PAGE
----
A vigil in Washington, D.C., for trans women who were victims of violence.

Ted Eytan

A vigil in Washington, D.C., for trans women who were victims of violence.

Later this term, the U.S. Supreme Court will take up the issue of bathroom rights for transgender people. The heated national debate, ostensibly over restroom access, reflects the extreme prejudice and hostility that transgender people face every day in America. And now the 2016 presidential election has served to compound the anxiety of the LGBTQ community. Several LGBTQ suicide hotlines have reported that since the Republican victory, the number of calls has risen dramatically from normal call traffic.

Statistics from the National Coalition of Anti-Violence Programs (NCAVP) offer a painful picture and validation of the community’s fears: hate-related homicides against LGBTQ and HIV-affected people increased 20 percent from 2014 to 2015; 62 percent of the victims were people of color and 67 percent were transgender and gender non-conforming people. By early October 2016, 20 transgender murders had been recorded, including those of 16 trans women, almost all persons of color. And let us not forget the horrific massacre in June at Pulse Nightclub in Orlando, whose advertisements featured trans women, a daunting example of the ingrained and brutal hatred that exists for the LGBTQ community.

No one is more at risk than a trans woman of color, even here in New York. A female transgender inmate who was housed in a male jail on Rikers Island is now suing the City, saying that guards stood by and did nothing while she was bullied, punched and beaten by fellow prisoners over her gender identity and sexual orientation.

It’s time we affirm the lives of trans women and include them across advocacy, services and funding for women. That is why at the New York Women’s Foundation, when we say we invest in the lives of women, we mean all women, including trans women. We focus on our mutual concerns, challenges and strengths. Our mission — to improve the lives of women and girls by promoting economic justice, lives free from violence, and health, sexual and reproductive rights — includes assisting those who are transgender.

Our transgender sisters are among the most vulnerable of our sex. Trans women are four times more likely to live in poverty. They are more likely be bullied, harassed, discriminated against and be physically and/or sexually assaulted. They also are more likely to attempt suicide. They need our help.

One reason so many transgender women live in poverty is because of the prejudice and exclusion they face gaining employment and navigating the working world as a gender-nonconforming person. New York is a leader in this area having made great strides in legal protections for LGBTQ individuals. In most states, employers do not have to provide legal protections for LGBTQ employees, meaning employees can be fired just for being transgender.

Accessing affordable quality healthcare is a major challenge for trans women because of their unique needs; there are too few specialists in this area of medicine. In addition, the exorbitant cost and discrimination from health insurance providers fuels the problem. According to the Human Rights Campaign, out of 636 U.S. companies analyzed, in 2012 less than a third provided healthcare coverage to transgender employees. While that is a great leap ahead from 2009 when only seven percent of corporations offered coverage, there is so much further to go.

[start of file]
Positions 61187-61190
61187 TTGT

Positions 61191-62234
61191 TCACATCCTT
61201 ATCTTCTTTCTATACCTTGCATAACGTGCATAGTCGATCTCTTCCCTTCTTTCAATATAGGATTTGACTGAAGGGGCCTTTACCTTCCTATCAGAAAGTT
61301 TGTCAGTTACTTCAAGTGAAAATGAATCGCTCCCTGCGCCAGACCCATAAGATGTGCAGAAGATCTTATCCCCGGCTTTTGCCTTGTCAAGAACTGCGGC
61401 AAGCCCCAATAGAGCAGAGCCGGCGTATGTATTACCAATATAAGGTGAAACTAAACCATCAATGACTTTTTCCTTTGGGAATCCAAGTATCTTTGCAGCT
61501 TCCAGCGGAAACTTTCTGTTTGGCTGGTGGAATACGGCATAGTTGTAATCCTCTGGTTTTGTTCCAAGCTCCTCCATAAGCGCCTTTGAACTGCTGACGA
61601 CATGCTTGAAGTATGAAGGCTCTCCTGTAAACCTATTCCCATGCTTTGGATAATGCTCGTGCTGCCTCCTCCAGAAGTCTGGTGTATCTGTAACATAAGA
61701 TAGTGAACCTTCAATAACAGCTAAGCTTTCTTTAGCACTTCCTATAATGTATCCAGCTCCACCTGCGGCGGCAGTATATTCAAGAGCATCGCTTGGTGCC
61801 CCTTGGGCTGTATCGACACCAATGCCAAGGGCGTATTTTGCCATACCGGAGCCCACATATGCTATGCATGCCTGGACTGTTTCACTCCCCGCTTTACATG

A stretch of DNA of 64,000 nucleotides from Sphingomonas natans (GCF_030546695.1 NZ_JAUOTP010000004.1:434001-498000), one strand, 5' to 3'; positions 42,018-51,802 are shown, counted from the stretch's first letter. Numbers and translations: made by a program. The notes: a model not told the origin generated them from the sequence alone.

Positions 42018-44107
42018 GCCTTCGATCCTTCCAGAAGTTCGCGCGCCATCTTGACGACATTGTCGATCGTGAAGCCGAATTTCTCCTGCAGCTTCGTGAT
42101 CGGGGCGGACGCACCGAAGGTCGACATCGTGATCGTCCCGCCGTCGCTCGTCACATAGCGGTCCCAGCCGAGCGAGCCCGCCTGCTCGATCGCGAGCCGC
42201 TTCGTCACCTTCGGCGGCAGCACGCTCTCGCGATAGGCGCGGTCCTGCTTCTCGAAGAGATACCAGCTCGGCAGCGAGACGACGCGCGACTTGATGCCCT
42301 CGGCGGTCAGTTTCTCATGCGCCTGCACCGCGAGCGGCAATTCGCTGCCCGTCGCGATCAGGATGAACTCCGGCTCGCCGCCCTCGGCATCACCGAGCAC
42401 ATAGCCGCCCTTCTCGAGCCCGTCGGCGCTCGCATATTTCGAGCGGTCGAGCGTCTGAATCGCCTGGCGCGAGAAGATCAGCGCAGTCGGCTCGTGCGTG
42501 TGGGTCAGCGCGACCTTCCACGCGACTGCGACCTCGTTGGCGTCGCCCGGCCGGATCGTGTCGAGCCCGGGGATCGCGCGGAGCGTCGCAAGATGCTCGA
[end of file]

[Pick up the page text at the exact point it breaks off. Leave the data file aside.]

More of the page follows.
At the New York Women’s Foundation our inclusive approach means investing in a range of community-based LGBTQ organizations ready with solutions. In doing so, we have become the tenth largest funder of trans-led organizations in the United States. Recent grantee partners include organizations such as the Callen-Lorde Community Health Center, a provider of quality healthcare, health education and wellness targeted to New York’s lesbian, gay, bisexual and transgender community.

Other transgender advocacy programs we support include anti-violence organizations and a pioneering detainee empowerment project that assists LGBTQ people coming out of immigration detention. The Queer Detainee Empowerment Project provides guidance and assistance for the most at-risk members of the transgender community: LGBTQ undocumented and detainee people who usually re-enter society jobless and in financial need.

Centering the voices and perspectives of youth is critical, which is why we support groups such as FIERCE!, an LGBTQ youth of color organization cultivating social justice movement leaders dedicated to ending all forms of oppression and the Hetrick-Martin Institute, a safe haven offering academic assistance, job-readiness training, arts and culture programing, counseling and even meals to hungry LGBTQ youth.

Trans women and girls have the same right to live safely, be economically secure and have access to gender competent healthcare as any other women and girls. On this November 20th, Transgender Day of Remembrance, let us remember that support by women’s organizations means everything and when we include assistance to trans women in our mission, we fight against gender discrimination in all its forms.

Ana Oliveira is President & CEO of The New York Women’s Foundation.

2 thoughts on “CityViews: Trans Women Need Public Resources, Not Just Victim Remembrance

    • Rick, please explain: Are you suggesting that if someone’s gender identity clashes with traditional norms, that they deserve to be victims of violence?

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